• TheIntellectualGerbil

      err … it is one thing to say “we are not 100% sure how/why people are gay” but a completely different story to say “you can unlearn your sexual orientation”.

      science knows by now that genes do play an important role and that being gay is not caused by a single gene but that the situation is a LOT more complex. it also knows that it is not a learned behaviour.

      as for praying away the gay: the track record of exodus international and all the other nut-jobs is the perfect ground to prove that you can not unlearn being gay.

      other than getting some people to surpress their actual nature for some time, in order to be more “acceptable” for their conservative environment, exodus internationals program has no effect at all. this surpression however leads to gay men and women entering heterosexual partnerships in an attempt to live a lie. in most cases this “construct” falls apart after a few years with the gay partner finally coming out (again) as he/she can no longer take it.

      so cheers for exodus international: not only do they instill self-loathing in their victims, causing all kinds of psycological proglems from depression to substance abuse, they multiply the number of ruined lives by causing fake marriages too … how very loving and truly christian …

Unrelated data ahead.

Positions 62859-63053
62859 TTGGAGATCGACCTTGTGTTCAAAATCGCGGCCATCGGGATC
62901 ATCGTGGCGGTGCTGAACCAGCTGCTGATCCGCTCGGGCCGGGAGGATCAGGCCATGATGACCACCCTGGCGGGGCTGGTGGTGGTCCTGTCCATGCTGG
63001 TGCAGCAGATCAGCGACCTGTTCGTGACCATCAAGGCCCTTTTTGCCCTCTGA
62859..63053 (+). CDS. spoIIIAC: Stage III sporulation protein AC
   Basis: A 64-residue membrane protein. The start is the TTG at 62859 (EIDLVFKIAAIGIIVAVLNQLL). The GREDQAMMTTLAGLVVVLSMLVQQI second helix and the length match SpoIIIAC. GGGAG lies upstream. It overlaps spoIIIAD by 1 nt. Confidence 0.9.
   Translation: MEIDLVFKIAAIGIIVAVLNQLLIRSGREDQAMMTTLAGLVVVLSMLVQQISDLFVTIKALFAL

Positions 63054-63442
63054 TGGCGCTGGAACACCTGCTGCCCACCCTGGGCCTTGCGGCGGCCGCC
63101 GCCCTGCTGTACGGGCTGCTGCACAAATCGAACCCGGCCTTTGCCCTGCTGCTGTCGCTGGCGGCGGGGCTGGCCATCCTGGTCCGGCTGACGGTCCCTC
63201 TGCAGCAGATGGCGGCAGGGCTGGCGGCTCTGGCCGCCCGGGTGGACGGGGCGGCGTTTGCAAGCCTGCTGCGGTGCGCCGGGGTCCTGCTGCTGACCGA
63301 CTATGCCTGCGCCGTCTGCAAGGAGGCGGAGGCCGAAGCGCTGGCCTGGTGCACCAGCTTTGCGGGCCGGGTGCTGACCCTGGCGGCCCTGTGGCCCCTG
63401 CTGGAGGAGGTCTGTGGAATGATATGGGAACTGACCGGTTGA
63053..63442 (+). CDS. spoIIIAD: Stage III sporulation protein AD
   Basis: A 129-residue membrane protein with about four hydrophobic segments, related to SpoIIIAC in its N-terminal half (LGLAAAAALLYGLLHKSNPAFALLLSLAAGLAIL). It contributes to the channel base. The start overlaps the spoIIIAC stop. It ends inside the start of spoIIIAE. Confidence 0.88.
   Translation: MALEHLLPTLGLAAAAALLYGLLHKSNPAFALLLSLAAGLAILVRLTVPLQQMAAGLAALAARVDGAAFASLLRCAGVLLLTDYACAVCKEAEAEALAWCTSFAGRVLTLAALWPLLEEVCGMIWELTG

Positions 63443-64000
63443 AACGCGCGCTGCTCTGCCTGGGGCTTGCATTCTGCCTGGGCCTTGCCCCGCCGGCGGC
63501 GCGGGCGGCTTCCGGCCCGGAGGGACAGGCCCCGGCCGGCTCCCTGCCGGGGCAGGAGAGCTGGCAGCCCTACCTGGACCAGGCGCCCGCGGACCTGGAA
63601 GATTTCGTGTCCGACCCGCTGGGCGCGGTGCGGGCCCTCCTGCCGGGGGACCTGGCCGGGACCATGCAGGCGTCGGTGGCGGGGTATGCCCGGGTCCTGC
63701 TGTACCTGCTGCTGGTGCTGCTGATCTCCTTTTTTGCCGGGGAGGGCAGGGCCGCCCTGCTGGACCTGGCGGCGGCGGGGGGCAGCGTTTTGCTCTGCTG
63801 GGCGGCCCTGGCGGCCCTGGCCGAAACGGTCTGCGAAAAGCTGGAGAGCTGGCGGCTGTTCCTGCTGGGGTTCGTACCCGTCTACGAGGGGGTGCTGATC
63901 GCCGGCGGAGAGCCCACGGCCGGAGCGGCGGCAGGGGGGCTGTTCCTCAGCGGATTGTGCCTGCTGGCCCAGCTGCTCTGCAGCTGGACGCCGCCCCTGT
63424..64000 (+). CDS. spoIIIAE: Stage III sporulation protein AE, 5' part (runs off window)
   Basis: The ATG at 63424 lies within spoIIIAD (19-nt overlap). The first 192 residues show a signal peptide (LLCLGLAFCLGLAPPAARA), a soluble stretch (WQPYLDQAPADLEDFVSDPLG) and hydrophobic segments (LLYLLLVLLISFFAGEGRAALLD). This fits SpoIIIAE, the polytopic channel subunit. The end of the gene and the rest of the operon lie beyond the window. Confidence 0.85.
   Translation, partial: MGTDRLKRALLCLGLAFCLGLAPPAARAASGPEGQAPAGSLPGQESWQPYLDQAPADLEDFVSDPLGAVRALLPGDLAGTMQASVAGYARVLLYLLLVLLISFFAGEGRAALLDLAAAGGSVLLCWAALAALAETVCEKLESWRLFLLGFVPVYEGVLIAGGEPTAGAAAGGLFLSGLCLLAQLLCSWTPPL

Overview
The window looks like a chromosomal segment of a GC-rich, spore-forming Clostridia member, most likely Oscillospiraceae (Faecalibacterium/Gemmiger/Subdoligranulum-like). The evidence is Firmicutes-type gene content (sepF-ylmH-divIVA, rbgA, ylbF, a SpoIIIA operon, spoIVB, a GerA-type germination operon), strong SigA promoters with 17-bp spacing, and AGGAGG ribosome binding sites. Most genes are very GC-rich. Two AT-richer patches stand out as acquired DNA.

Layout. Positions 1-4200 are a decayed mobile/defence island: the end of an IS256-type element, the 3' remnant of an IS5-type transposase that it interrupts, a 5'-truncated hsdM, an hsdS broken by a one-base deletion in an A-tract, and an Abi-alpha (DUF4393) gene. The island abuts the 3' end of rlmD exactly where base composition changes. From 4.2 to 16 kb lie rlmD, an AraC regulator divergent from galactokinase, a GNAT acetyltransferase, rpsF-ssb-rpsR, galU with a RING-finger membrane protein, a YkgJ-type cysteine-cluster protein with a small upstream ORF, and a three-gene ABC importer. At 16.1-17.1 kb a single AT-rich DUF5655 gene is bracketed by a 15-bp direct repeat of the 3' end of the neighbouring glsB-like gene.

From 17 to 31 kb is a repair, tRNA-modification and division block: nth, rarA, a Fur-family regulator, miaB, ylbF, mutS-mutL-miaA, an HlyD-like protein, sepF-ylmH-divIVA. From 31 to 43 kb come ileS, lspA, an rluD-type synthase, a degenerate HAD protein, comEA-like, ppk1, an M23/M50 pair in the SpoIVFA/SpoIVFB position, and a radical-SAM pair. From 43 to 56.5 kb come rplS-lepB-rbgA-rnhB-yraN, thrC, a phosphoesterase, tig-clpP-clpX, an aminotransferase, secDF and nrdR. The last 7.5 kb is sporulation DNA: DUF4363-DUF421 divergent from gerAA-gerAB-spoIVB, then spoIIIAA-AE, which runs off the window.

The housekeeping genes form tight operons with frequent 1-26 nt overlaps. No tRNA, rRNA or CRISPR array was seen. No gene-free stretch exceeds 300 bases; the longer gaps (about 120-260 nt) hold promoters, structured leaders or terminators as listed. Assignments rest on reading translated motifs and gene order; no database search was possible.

• Lissy

      Well, I think of it like this: if being gay is a choice, then sexual preference is a choice. And I don’t remember CHOOSING to be a heterosexual. I didn’t wake up one day and say, “Hmm, I think I’ll be hetero.” Do you remember making such a choice?

  • charles

    there is a Winston Churchill quote which may be applicable here…. “Americans always do the right thing, after they have tried everything else”.

    this is a replay of the Black Civil Rights movement-

    • Scott Amundsen

      I like the Churchill quote: it appeals to the cynic in me. With regard to the parallel between the fight for LGBT equality and the Black Civil Rights movement; I would suggest that at bottom all struggles for equality share certain similar characteristics, but there are differences to consider as well. And probably the biggest difference the Civil Rights Movement of the 1950s and 60s and the current struggle over LGBT rights is that the opposition is constantly trying to shoehorn the concept of *choice* into the argument. Only an idiot would suggest that there is something sinful or immoral about being born Black, but the idea that being LGBT is a *choice,* and a sinful one at that, is one of those annoying memes that keep popping up from time to time just to stink up the place and we are forced once again to get out the Lysol.

  • Elizabeth

    Appreciate the internal link for background, John! Although not so much I’d give up my year of blissful ignorance.


CLOSE | X

HIDE | X